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Bristol author enjoying success with Eddie Red series

BRISTOL — Author Marcia Wells writes her books in her home just outside of Bristol, which is situated far from any neighbors.
“We’re very isolated — it’s just me and the chickens,” she told a visitor with a laugh last week.
But though she writes in relative solitude, Wells has recently been garnering national attention for her new book, “Eddie Red Undercover: Mystery on Museum Mile.” It’s the first installment in a series of books for middle-grade readers in which the hero is a boy with photographic memory who helps crack seemingly insolvable mysteries. (Middle-grade books are targeted to readers aged roughly nine to 12.)
“Eddie Red Undercover: Mystery on Museum Mile,” which came out this past spring, was recently featured on Time For Kids magazine’s list, “The 5 Best Books for Your Kids This Summer (According to Other Kids).” The second book in the series is slated to come out next April, and if all goes to plan, Wells hopes to round out the series with several more installments.
“I was shocked, and I don’t know what will happen,” Wells said of Eddie Red’s spot on the Time list. “I’m not assuming that anything magical will happen, but it’s awesome that it is opening doors. It will also be featured in Newsday (the largest newspaper on Long Island), so it’s definitely getting exposure. We’ll have to see what kids really think about it.”
Wells, 40, first began drafting her first “Eddie Red” book when she moved eight years ago from Colorado to Bristol with her husband and two young sons. Originally from New Hampshire, Wells was familiar with Vermont and had long dreamed of moving back to the East Coast. “Vermont always had this mystique — the cows and the leaves,” she said.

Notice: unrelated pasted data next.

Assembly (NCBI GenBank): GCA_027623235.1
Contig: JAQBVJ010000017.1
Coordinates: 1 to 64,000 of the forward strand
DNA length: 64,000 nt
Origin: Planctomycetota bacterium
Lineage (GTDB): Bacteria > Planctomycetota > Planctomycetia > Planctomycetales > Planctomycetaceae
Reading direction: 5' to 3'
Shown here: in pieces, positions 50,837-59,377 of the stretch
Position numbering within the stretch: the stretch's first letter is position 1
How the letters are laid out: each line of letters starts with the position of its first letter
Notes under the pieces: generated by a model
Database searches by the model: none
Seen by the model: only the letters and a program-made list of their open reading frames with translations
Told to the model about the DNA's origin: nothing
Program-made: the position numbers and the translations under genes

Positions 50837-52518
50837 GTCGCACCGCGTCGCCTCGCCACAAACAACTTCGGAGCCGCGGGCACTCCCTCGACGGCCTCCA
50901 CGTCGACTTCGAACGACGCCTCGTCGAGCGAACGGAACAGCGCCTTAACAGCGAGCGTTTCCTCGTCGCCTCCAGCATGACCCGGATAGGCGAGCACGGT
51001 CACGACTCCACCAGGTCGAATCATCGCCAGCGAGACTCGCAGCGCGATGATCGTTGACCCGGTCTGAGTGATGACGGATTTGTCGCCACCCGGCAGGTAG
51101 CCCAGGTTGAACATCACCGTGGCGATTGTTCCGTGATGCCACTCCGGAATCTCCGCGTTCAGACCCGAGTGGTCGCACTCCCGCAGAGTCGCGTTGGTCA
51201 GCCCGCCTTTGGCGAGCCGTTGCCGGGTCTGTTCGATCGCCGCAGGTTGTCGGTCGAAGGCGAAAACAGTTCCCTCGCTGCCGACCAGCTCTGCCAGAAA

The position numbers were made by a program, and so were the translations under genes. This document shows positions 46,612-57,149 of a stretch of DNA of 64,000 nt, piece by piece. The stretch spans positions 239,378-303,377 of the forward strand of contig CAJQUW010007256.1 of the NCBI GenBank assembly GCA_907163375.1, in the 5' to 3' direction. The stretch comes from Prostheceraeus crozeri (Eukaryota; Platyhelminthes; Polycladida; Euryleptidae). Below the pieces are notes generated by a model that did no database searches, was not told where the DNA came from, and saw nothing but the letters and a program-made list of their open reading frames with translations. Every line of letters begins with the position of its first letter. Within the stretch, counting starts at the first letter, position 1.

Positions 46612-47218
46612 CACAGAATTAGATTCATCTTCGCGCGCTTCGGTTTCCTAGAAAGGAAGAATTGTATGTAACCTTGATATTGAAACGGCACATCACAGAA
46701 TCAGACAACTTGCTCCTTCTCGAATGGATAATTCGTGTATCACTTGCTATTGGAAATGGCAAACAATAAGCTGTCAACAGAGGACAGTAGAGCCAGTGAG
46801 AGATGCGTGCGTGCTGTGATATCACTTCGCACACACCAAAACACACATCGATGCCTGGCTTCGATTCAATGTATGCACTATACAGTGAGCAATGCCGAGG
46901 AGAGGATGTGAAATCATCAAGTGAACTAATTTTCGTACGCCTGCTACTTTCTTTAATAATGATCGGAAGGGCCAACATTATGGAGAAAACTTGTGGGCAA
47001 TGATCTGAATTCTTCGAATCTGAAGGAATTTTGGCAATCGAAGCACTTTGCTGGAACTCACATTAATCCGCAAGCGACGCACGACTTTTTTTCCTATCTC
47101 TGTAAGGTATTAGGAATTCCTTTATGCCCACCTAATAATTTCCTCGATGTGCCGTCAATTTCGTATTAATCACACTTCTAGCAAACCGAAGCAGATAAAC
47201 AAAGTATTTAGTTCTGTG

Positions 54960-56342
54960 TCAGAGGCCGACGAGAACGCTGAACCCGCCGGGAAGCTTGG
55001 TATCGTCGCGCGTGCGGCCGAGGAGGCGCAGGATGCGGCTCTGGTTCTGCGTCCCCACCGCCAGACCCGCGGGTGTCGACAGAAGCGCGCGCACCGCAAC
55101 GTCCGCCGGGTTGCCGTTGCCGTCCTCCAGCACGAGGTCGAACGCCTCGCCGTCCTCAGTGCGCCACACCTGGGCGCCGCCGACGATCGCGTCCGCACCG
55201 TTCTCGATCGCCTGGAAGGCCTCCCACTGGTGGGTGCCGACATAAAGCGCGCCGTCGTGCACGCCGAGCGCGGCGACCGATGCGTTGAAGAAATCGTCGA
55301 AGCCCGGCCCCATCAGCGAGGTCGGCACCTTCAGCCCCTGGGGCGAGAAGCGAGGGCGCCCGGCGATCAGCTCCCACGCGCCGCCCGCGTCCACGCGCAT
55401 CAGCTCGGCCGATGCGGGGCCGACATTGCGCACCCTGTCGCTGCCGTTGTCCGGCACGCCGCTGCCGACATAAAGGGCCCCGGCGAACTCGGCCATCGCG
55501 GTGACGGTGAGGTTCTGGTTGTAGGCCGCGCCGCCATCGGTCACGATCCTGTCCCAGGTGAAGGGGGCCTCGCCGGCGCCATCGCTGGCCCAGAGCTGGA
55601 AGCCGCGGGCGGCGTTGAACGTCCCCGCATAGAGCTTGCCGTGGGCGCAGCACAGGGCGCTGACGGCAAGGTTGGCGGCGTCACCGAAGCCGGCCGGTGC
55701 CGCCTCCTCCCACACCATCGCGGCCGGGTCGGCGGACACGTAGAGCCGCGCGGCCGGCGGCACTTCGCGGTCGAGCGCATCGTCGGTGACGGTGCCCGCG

As she began writing the series, Wells says she was inspired by the kids she was then teaching at the Gailer School in Middlebury, which has since closed.
“I wrote ‘Eddie’ while teaching mostly seventh-grade boys,” she said. “I was also teaching a Spanish lit class in high school — we read lots of mystery stories, and that was a big influence on the book.”
Wells officially retired from teaching two years ago, and has turned to writing full time.
“I want to write forever,” she said. “It’s great, because it’s something I can do until my dying day. I always have ideas — but can you sell them, and find the right way to tell the story? I like being able to use your imagination constantly, and I’ll come across things and being able to fix them. Here I have my characters to control, and everything that’s happening. It’s a lot of intellectual freedom.”
MIDDLE-GRADE VOICE
Perhaps surprisingly to her fans, Wells did not set out to write books for a younger audience. Her true love, she said, is young-adult fiction, and she wrote three YA novels before the “Eddie” series was picked up two years ago by her agent, Kristen Nelson of the Nelson Literary Agency.